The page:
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Old 03-24-2005, 01:57 AM   #1
Tan Tri V Nguyen
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to all who can do the hand stand.

Where did you start from?
Can you descride your process fo getting there

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Old 03-24-2005, 09:40 AM   #2
Frank C Ollis
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Tan,
The easiest way to start is probably:

put your head down about 8 inches from a wall

Put both hands palm down in front of your shoulders

kick up and let your feet rest on the wall

when you are stable, start pushing up with your hands

you will have to move your hands around to find the best spot

after you can hald it on the wall, pull your legs away from the wal and work on your balance

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Old 03-24-2005, 09:46 AM   #3
Troy Archie
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I copied and pasted this from a previous post the Coach Sommers had put it:

"Wall handstands are your most valuable tool for learning a correct handstand. I would recommend staying with them for a substantial period of time. This will accomplish several things:

1) It will make it easier to maintain a straight body line (no arch or pike in either the shoulders, back or hips).

2) You can focus on learning balance and not on survival.

3) Your strength will improve more quickly due to being able to stay in the handstand for an extended period of time.

To transition from wall handstands to free standing handstands, try the following drill: Perform a wall handstand with stomach to the wall. Place your wrists approximately 4-6" from the base of the wall. Keep one foot on the wall while pulling the other foot off the wall and extending that leg directly over your hips. At this time, your wrists, shoulders, hips and leg that is off the wall should be in one vertical line. Once you feel that you have achieved a strong stable position, slowly pull your supporting foot off the wall. When you lose your balance, simply catch yourself by replacing the foot on the wall and then continue on with the drill.

Once you have achieved a reasonable level of proficiency with both versions of the wall handstand, learning freestanding handstands will be much easier.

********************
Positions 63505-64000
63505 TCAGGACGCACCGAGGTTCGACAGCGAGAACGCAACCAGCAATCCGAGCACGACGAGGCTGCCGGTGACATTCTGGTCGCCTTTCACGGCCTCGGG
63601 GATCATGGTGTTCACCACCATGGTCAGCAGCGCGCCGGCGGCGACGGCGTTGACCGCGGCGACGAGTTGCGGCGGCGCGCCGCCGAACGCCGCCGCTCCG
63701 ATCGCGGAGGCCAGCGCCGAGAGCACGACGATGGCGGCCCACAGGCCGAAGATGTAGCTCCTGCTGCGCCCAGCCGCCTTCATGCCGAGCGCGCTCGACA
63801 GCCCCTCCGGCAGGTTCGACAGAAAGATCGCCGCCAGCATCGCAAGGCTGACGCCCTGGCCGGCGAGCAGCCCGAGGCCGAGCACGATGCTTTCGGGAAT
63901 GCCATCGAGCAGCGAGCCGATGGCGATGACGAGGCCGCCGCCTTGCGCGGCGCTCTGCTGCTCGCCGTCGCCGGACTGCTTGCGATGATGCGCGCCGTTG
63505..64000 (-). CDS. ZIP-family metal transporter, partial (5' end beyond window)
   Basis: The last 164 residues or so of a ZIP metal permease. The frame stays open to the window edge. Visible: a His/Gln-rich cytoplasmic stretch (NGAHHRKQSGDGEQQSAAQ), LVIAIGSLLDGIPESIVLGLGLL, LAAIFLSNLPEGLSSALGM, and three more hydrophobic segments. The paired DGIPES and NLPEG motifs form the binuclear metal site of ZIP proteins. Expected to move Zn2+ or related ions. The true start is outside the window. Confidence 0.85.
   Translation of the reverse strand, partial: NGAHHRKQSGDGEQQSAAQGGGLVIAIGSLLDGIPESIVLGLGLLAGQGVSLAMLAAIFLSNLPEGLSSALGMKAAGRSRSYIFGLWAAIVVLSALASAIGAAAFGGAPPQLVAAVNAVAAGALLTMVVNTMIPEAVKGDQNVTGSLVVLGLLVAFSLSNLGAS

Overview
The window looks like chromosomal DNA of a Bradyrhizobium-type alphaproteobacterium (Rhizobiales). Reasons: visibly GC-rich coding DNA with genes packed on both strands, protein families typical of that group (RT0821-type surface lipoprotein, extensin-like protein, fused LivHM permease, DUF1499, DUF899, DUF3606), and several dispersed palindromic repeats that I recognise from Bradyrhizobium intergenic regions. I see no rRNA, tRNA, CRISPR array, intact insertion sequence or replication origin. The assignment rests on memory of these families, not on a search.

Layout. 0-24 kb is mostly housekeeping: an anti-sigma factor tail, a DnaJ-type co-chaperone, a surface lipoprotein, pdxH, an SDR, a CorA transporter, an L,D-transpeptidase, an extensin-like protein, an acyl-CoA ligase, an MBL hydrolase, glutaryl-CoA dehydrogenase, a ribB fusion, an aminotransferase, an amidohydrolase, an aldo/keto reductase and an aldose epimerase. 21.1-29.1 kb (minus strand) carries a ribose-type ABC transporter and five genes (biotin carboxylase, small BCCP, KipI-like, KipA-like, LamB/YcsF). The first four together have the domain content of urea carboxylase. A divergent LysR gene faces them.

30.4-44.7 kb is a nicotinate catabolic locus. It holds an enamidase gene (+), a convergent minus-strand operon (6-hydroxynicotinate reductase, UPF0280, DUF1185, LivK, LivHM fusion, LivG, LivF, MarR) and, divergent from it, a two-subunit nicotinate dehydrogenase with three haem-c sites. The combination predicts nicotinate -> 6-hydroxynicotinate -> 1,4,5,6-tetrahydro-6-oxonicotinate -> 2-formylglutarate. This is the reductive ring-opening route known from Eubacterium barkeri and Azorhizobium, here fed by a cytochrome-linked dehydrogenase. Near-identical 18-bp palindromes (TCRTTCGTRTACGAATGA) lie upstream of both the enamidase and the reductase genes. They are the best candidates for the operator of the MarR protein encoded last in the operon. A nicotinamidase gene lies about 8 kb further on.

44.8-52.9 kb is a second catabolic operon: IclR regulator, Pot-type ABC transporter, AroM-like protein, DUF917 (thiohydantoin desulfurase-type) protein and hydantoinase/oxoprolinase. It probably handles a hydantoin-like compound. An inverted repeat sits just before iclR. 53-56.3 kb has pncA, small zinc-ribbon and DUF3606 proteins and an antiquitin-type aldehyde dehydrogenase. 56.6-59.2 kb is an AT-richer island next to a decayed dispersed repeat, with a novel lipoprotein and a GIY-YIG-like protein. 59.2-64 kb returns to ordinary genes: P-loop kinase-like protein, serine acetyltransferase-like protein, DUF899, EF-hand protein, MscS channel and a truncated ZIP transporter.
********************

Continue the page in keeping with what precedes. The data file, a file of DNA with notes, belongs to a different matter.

For free standing handstands, there should be no movement in the legs, hips, back or elbows while in the handstand. Concentrate on keeping the body straight and "tight". The more parts of your body that are moving, the more difficult the balance will be. Focus on controlling the handstand with your shoulders and wrist/fingers.

While in the handstand, you should picture your hand as having three sections: the palm, the fingers and the heel of the hand. When on balance, you should feel your weight comfortably placed in the center of your palm with your shoulders directly over your hands. If you are falling over backwards, keep your body tight and attempt to pull your feet back up by pressing your fingers strongly into the floor and pulling your shoulders back over your hands. If you are falling forward,, press strongly into the floor with the heels of your hands and attempt to partially planche press back to the handstand position.

In reality, the handstand is not a non-moving position, but a series of rapid minute corrections between the three positions (over, under and vertical) to maintain the balance. All movements should be small and controlled. Try to avoid making rapid or large corrections.

There is no reason to crash while training a handstand. If you find yourself falling over, simply bend your arms, duck your head and do a forward roll. Be sure to train in an area that is suitable and has enough room to maneuver in case of mishaps.

Have fun while knowing that the strength benefits from handstand training are enormous. Robb Wolf credits handstand work and other gymnastics conditioning with increasing his power clean from 260 to 290lbs. Food for thought.
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Old 03-29-2005, 03:37 PM   #4
Keith Wittenstein
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What has worked best for me is greasing the groove. After learning how to fall out of a handstand safely. I now practice them whenever I can several times a day. I kick up and hold it for as long as possible. Some days my balance is great and I get up and stay there for a long time. Other days I keep kicking up and coming back down, but it is good work. You can GTG at the wall, but it is crucial once you have enough strength, to start performing them away from the wall. The more comfortable you are upside down, the easier it gets. Build strength by doing lots of holds at the wall and trying HSPUs. Build balance by leaving the safety of the wall and trying to hold the handstands or practice walking.
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Old 03-29-2005, 05:06 PM   #5
Michael Nobori
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I recently tried practicing handstands in a pool. It was good fun and I got better so it seemed to be working. Breathing is a bit of a problem, but I was able to manage many (failed) attempts with low impact (tumbling). Unfortunately, I don't have regular access to a pool anymore. Oh, well. Back to the wall and full gravity.
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Old 03-30-2005, 06:11 AM   #6
Graham Tidey
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Michael,

Yeah thats fun, but doesnt require half as much strength, trains you to hold your breath during exertion (when you should breath out) and you're almost held up by the force of the water against you on both sides.

Im taking the long route with mine and working on gym planches untill I can push myself into the handstand from them.
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